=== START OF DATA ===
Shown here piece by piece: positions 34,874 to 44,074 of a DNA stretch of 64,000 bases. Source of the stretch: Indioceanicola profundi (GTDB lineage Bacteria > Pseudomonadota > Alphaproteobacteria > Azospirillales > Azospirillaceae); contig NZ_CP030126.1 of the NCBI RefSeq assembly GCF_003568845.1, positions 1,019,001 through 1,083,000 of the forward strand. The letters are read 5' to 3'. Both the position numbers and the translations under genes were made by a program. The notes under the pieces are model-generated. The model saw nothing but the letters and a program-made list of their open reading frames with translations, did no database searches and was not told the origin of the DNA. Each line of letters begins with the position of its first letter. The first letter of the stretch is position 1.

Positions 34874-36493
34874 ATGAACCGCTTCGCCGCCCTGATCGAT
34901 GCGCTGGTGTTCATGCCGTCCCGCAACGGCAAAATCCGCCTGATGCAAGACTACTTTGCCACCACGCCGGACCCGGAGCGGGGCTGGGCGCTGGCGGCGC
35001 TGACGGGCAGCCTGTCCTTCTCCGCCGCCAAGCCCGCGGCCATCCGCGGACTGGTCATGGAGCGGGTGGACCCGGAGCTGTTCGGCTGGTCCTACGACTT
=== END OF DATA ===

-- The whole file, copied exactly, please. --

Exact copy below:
Shown here piece by piece: positions 34,874 to 44,074 of a DNA stretch of 64,000 bases. Source of the stretch: Indioceanicola profundi (GTDB lineage Bacteria > Pseudomonadota > Alphaproteobacteria > Azospirillales > Azospirillaceae); contig NZ_CP030126.1 of the NCBI RefSeq assembly GCF_003568845.1, positions 1,019,001 through 1,083,000 of the forward strand. The letters are read 5' to 3'. Both the position numbers and the translations under genes were made by a program. The notes under the pieces are model-generated. The model saw nothing but the letters and a program-made list of their open reading frames with translations, did no database searches and was not told the origin of the DNA. Each line of letters begins with the position of its first letter. The first letter of the stretch is position 1.

Positions 34874-36493
34874 ATGAACCGCTTCGCCGCCCTGATCGAT
34901 GCGCTGGTGTTCATGCCGTCCCGCAACGGCAAAATCCGCCTGATGCAAGACTACTTTGCCACCACGCCGGACCCGGAGCGGGGCTGGGCGCTGGCGGCGC
35001 TGACGGGCAGCCTGTCCTTCTCCGCCGCCAAGCCCGCGGCCATCCGCGGACTGGTCATGGAGCGGGTGGACCCGGAGCTGTTCGGCTGGTCCTACGACTT